Aurora Photographer Bridget Besaw has been involved in environmental issues since an early age. Her photography tells the stories of our environment and the impact of how humans effect their habitat. We recently interviewed Bridget about her book From the Land and her upcoming projects.
Aurora Photos: You spent a great deal of time working to capture the images that are now published in From the Land, what was it like to be a part of a project like this, and what did you hope to accomplish in this project?
Bridget Besaw: It was a privilege to be able to spend so much time with people who have dedicated their lives and livelihood to creating healthy, local food. My goal was to create images that brought the viewer to the farm, to the soil, and to the people who tend it. I set out to make imagery that illustrated how closely connected we actually are to the soil and the seasons and the cycles of nature–if we choose to remember this connection.
A.P: You have focused your work environmental photography, when and how did you spark an interest in this?
B.B: I have been an environmental activist since I was a kid fishing in streams in my back yard with my dad…wondering about the health of the rivers and the fish, asking questions about wildlife and how humans were effecting their habitat from the tree-fort we made out back. After years of newspaper and magazine photography on a variety of issues that didn’t interest me, I began to develop large-scale projects that nurtured my love of nature and my desire to protect it. I realized that for me, an in-depth body of work for a conservation organization had more power to raise awareness than a single magazine article, and the creation of the work, the relationship with the organizations and the stories, was just more fulfilling all-around for me.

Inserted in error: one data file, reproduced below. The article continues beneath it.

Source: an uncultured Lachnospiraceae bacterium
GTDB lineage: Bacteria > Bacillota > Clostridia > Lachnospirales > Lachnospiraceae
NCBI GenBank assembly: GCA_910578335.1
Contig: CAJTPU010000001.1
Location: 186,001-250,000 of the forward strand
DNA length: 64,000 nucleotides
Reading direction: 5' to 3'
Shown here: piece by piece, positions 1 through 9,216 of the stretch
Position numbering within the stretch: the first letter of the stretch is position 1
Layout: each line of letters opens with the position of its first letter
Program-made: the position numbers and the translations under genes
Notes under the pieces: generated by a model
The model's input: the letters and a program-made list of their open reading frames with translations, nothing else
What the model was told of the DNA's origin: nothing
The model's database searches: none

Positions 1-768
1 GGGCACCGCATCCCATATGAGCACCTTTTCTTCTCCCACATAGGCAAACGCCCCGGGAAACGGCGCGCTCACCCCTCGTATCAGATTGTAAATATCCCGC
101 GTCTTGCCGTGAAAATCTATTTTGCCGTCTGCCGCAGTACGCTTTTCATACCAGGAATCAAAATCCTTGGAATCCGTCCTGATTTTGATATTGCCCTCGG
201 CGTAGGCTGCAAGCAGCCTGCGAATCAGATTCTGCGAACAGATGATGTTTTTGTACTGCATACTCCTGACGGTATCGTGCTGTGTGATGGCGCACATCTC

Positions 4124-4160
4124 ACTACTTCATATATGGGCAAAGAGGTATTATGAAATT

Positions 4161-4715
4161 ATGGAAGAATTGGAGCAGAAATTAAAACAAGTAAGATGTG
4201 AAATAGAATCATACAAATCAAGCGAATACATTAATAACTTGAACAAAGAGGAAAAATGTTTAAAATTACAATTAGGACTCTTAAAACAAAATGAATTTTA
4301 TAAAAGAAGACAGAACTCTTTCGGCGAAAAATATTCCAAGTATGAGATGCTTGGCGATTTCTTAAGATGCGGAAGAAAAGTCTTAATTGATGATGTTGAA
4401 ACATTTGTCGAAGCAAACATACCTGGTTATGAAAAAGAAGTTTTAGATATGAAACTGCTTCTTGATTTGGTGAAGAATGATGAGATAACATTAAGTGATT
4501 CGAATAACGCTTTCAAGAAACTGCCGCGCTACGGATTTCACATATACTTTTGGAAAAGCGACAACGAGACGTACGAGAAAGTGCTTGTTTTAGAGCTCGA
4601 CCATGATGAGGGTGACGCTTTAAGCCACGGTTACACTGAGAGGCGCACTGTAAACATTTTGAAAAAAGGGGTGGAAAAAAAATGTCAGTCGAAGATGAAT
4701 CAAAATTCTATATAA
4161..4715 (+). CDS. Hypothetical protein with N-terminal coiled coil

A.P: Is there one particular conservation project you have a deep passion for, or are you involved in any and all that you can be?
B.B: Thats a great question! One I’ve never been asked before! I recently decided to focus on stories that have a component of food/nutrition in them. I believe that the health of our bodies is directly related to how functional our relationship to the planet is. To be healthy, we must have an understanding of our delicate connection to the planet’s natural resources. So I am interested in projects that address this reality like the comparison of large-scale, high-impact agriculture vs local & organic farming, sustainable fisheries vs unsustainable ocean harvests, and ultimately–in the necessity to adapt our food consumption practices that humans must accept now in order to live in health– on a healthy planet.
A.P: What advice do have you for amateur photographers looking to break into the environmental and conservation side of photography?
B.B: Take one of my workshops! Ha! Just kidding…but I have created the “Conservation Photojournalism” workshop that I teach at the Maine Media Workshops and now I have created similar ones here in Patagonia, that pair up students with organizations and give them an assignment for the duration of the workshop. The feedback so far has been tremendous in that it gives students a safe, nurturing environment to tackle an environmental story for a “client” and then to deliver it by week’s end.
Otherwise my best suggestion is to seek out a story or an issue in your area, in your backyard, that you care about and then find the organization that is working on this issue. There most certainly is one, and they most certainly need photography to help them in their efforts. The relationship may at first be one of a simple trade of access to their people and their story in exchange for your photographs, but often those relationships build into long-term fulfilling client situations, all the while creating a portfolio and demonstrating a commitment to telling conservation stories.
A.P: Do you have any new and exciting upcoming projects you’d like to tell us about?
B.B: I just finished the filming of a short documentary on the salmon farming industry in Chile. I hope to enlighten American consumers about the levels of antibiotics and other chemicals this food is produced with, and to also raise awareness among Chileans about the environmental effects of the industry on Chilean waters. This will be released in both the US and Chile.
Also this summer I begin a multi-year project for the Penobscot River Restoration Trust documenting the removal of 3 hydrodams from the Penobscot River–a globally significant river restoration project that will open up 1000 miles of fish habitat and restore recreational and traditional fishing opportunities along the river.
To view more images from Bridget Besaw, visit Aurora Photos.